II: Ontology of persons
One of the fundamental features of modern life is the desire to be true to oneself, to seek authentic being that is predicated on the individual’s exclusive, introspectively determined personhood.[7] This notion is based on the idea that each of us possesses a basic autonomy and ability to choose and assert our will, unencumbered by processes of coercion – thus, negative liberty becomes one of the foundational myths of our time. A further problem with such a notion of using the inner self as a guide for moral agency (apart from the wider philosophical debate about whether such a self exists and acts as the ground for moral agency), is that one finds any exercise of morality lapsing into subjectivism and emotivism.[8]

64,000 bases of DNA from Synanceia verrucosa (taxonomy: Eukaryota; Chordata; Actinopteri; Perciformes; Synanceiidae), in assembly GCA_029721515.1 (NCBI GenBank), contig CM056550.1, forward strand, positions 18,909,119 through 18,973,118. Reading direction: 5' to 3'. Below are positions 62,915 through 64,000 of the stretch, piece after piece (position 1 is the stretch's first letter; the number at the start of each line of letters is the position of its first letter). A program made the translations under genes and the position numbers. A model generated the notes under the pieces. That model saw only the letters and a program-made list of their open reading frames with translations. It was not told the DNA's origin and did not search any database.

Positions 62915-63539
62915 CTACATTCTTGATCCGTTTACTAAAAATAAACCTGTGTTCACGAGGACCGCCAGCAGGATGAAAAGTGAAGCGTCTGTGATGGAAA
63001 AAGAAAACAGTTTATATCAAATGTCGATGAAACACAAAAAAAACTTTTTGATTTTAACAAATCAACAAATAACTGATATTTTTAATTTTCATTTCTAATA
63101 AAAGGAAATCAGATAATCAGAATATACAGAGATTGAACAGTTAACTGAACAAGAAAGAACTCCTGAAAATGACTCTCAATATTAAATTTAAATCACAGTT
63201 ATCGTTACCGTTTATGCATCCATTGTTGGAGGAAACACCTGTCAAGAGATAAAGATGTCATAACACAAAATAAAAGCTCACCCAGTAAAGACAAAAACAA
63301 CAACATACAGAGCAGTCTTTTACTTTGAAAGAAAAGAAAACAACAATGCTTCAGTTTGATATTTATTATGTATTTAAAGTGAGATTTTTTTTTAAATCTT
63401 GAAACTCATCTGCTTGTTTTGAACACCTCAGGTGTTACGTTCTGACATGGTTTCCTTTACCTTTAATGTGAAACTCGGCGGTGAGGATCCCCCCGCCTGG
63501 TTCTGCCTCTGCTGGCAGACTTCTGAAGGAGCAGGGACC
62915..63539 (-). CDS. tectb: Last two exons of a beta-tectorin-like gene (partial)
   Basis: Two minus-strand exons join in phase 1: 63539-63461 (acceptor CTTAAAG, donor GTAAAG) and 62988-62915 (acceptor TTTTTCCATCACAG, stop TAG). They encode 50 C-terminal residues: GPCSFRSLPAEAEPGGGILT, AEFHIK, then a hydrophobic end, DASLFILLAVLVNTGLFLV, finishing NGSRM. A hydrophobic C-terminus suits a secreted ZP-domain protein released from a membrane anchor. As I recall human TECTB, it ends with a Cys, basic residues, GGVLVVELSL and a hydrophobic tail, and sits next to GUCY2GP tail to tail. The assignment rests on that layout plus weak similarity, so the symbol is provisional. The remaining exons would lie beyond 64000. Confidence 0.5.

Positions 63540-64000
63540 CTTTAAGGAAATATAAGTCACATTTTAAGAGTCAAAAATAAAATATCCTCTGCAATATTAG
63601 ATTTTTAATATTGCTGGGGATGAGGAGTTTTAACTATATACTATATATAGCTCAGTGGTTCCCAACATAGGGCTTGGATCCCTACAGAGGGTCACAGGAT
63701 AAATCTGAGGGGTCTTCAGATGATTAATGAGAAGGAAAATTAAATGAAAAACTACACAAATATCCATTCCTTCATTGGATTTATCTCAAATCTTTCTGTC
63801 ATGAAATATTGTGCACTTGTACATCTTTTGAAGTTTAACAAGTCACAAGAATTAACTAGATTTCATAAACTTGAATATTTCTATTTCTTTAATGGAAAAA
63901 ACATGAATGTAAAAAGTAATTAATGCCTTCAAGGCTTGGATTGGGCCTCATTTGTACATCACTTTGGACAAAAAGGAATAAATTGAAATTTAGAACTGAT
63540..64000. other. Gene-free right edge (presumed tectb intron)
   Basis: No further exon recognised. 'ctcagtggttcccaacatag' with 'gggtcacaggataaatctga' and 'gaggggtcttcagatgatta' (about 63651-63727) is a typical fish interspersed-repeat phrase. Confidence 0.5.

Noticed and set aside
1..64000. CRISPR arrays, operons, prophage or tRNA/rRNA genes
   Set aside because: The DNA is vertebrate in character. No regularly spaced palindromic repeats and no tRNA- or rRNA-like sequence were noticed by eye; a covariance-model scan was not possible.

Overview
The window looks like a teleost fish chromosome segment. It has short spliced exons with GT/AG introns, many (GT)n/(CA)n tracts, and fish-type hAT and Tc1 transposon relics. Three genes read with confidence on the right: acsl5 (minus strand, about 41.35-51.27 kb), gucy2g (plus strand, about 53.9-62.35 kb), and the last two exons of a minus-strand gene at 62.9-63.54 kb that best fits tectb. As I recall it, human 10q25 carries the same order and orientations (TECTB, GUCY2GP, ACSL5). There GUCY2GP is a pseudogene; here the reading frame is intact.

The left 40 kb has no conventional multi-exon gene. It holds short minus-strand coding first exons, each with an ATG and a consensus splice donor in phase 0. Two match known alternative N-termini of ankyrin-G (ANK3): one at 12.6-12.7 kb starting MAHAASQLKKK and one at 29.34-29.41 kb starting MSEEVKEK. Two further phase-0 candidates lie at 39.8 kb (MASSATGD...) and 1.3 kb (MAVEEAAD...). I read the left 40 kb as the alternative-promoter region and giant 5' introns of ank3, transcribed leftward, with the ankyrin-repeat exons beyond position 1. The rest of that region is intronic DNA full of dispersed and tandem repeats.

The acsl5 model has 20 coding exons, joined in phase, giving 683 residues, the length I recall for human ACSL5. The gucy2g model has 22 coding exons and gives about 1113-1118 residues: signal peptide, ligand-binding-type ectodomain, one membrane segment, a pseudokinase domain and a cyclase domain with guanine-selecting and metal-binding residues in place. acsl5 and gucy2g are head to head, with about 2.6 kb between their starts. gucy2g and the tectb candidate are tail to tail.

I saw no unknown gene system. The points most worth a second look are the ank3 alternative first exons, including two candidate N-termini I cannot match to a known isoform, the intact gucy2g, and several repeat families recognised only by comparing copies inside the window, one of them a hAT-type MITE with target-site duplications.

The converse of this liberally grounded notion of an atomistic autonomy is the communitarian insight that in fact we are selves embedded in contexts and communities and that our personhood, identity and ability to exercise moral agency is deeply attached to those contexts in which we find ourselves.[9] The danger with this position is that we see individuals purely in terms of their membership of such groups and therefore consider both religious and political relationships to exist between those groups: the personhood of the individual is therefore dissolved in an extended corporate personhood of the community.[10] Autonomy and selfhood are multilogically determined and socially embodied. We need a philosophy not so much of the ‘I’ but of the ‘We’ in which the ‘I’ does not dissolve but is nurtured and nurtures the moral impulses of the ‘We’. Muslim societies need to appreciate the need for balancing the individual and the community in these terms and to deal with the non-Muslim other at both these levels as well. The theological traditions of Islam address the individual as a person with obligations to fulfil moral agency (taklīf), but they also address persons as believers with mutual ties and obligations (ayyuhā l-ladhīn āmanū) and as humans (ayyuhā l-nās). ʿAlī b. Abī Ṭālib summarised this dual-level mutuality when he is reported to have said: ‘People are of two kinds: either your brothers in faith or your brothers in humanity’.  The social play and interaction of everyday life is not about the relationships between minds or between disembodied selves but between real persons in real mutual situations.